Note: Please refer to the Passport to Whole Health, Chapter 15 on Dietary Supplements for more information about how to determine whether or not a specific supplement is appropriate for a given individual. Supplements are not regulated with the same degree of oversight as medications, and it is important that clinicians keep this in mind. Products vary greatly in terms of accuracy of labeling, presence of adulterants, and the legitimacy of claims made by the manufacturer.
Eat to improve your cholesterol panel. Many people have abnormal lipid panels and struggle to improve them. A few general points to consider include the following:
- Triglyceride levels increase primarily due to eating foods with a high GI; that is, they are closely linked to carbohydrate intake. People with diabetes and/or thyroid disorders often have elevated triglycerides.[58,59]
- High-density lipoproteins (HDLs) transport excess triglycerides and cholesterol back to the liver from outlying cells, and low-density lipoproteins do the reverse. For this reason, HDL often is labeled “good cholesterol,” and LDL labeled as “bad.”
- Foods that raise LDL cholesterol levels most are: (1) those high in saturated fats, and (2) those with a high GI. These foods have a much more significant impact than foods that are high in dietary cholesterol, such as eggs, shrimp, shellfish, and caviar.
For more information, refer to the “Lipids” Whole Health tool.
Guidance with eating protein
Get enough protein (but not too much) each day, from healthy sources. Adults are encouraged to obtain 10%-35% of their daily calories from protein. That equates to 56 gm for men and 46 gm for women. Eating 2-3 servings of protein-rich foods a day seems to cover needs. Examples of protein serving include the following:
- A 3-oz piece of meat, which has about 21 gm of protein; a typical 8-oz serving has over 50 gm
- 8 oz of yogurt, which has about 11 gm, or 8 oz of milk with 8 gm
- One cup of cooked beans contains roughly 16 gm of proteins.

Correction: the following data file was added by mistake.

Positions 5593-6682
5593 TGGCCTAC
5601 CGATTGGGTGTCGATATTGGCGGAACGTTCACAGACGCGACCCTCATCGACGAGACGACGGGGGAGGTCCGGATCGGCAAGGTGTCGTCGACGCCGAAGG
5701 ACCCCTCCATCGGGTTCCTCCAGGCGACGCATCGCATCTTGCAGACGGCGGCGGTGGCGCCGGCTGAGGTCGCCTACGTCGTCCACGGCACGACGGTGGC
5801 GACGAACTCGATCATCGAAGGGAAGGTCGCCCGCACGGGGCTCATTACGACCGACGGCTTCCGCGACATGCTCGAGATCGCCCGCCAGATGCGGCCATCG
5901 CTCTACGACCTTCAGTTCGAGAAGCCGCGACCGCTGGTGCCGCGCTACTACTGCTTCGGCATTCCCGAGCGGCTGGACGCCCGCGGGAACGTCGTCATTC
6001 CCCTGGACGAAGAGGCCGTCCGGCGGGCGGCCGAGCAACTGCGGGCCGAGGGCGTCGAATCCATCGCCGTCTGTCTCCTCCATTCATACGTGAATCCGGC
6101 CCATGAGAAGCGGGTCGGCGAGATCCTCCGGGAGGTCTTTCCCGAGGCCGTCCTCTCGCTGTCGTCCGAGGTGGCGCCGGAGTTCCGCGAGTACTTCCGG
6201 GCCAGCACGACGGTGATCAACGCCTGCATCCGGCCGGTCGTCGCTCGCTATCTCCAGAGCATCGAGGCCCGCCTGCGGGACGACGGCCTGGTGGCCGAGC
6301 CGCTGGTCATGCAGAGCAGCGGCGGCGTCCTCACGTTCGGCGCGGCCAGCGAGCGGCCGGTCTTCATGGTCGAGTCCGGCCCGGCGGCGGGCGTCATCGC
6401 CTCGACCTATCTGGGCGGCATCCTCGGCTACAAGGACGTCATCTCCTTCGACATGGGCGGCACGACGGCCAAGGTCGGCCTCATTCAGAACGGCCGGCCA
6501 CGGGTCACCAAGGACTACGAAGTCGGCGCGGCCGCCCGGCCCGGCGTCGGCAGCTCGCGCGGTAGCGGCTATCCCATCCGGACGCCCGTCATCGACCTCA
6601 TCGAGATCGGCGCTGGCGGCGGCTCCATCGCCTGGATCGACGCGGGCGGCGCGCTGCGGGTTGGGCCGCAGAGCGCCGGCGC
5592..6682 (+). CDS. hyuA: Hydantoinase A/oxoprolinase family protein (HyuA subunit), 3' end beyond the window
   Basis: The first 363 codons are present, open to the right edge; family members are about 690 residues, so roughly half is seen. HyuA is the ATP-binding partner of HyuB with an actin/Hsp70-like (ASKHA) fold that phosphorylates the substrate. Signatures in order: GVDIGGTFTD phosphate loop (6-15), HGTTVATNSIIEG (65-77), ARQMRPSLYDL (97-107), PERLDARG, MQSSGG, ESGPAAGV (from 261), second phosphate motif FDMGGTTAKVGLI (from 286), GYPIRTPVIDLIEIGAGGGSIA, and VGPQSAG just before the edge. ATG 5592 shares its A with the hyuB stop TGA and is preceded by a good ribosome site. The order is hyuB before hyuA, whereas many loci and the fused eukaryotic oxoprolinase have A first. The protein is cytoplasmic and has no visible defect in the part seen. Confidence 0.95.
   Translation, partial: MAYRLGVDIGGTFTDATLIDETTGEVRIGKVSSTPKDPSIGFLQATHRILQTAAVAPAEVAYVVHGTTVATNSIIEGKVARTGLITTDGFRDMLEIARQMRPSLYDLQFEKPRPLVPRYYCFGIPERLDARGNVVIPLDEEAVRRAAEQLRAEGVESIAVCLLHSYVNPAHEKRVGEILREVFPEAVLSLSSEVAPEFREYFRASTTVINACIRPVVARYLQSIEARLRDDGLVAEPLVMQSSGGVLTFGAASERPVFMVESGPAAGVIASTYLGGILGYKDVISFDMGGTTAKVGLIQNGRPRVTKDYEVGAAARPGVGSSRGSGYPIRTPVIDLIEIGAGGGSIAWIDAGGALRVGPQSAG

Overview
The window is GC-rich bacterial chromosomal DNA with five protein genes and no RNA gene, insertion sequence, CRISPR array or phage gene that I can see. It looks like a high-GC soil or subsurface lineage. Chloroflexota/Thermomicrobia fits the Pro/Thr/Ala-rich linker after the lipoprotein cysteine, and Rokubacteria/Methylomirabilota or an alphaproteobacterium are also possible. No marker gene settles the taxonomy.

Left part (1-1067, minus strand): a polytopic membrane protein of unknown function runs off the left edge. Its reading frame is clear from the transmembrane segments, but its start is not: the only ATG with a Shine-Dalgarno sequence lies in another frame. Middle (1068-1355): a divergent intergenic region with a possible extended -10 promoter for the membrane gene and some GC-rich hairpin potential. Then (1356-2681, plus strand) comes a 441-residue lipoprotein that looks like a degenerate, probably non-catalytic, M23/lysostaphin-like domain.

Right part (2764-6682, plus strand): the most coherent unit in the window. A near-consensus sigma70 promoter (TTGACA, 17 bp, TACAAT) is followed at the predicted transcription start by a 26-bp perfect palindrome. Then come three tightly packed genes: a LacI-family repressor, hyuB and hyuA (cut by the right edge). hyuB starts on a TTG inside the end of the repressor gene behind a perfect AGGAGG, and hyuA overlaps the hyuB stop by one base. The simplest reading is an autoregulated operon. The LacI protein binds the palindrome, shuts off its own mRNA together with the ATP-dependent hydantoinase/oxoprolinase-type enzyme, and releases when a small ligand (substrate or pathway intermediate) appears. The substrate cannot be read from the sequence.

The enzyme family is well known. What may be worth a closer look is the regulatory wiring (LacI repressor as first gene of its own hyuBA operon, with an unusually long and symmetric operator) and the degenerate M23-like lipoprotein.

Animal protein is a source of significant amounts of protein. However, many meats contain a fair amount of saturated fat and are sources of trimethylamine N-Oxide (especially for red meats and processed meats), which increases risk for cardiovascular events and cancer; they are best eaten with less frequency. Calorie for calorie, protein is the most satiating or filling of the macronutrients. The average American consumes roughly 100 gm of protein daily, despite the fact that recommendations encourage a lower quantity. A diet high in animal protein can be taxing for the liver and kidneys.
Eat all of your essential amino acids. There are certain amino acids that must come from the diet; our bodies cannot synthesize them. These amino acids have critical antioxidant and anti-inflammatory properties and are key chemical ingredients for many of the body’s chemical reactions. It helps to vary protein sources in your diet. Bring in meat, fish, legumes (beans, lentils), eggs, nuts, seeds, and whole grains such as quinoa to add variety.
Vegetarians can get the full spectrum of amino acids in the diet if they eat a variety of the foods listed above. Bacteria that live in our digestive tract also serve as a protein source. Epidemiologic studies show that those who eat a nutritious, primarily vegetarian diet derive health benefits from doing so. Of course, “vegetarian” is not synonymous with “healthy.” A diet of sports drinks and corn chips may even be vegan, but it is not nutritious.
Micronutrients: vitamins and minerals
Micronutrients are essential for life. They serve many vital roles in our health and development including production of adenosine triphosphate (ATP), hormones, enzymes, and neurotransmitters. The multitude of biochemical reactions that happen throughout the body require micronutrients as cofactors. They include vitamins and minerals, as well as phytonutrients. One can become deficient in micronutrients in the absence of a well-balanced diet. Specific clinical findings related to various deficiencies, while beyond the scope of this overview, are available at the Public Health Reviews.
Eat your vitamins. Vitamins were discovered in the early 1900s and were originally called “vital amines” because it was initially thought that they all contained amino (nitrogen) compounds. The name was changed to “vitamins” after it was discovered this wasn’t true. Vitamins are classified as water-soluble (B vitamins, vitamin C) and fat-soluble (vitamins A, D, E, and K). Many people follow the recommended dietary allowance (RDA) created by the Institute of Medicine to ensure they are consuming the necessary amounts of vitamins each day. However, the RDA focuses on the minimum amount of vitamins required to prevent deficiency. Dietary Reference Intake (DRI) is probably a more reliable number to follow, if possible. The DRI of a given micronutrient depends on many things such as sex, age, overall health status, and, for women, whether or not they are pregnant or lactating.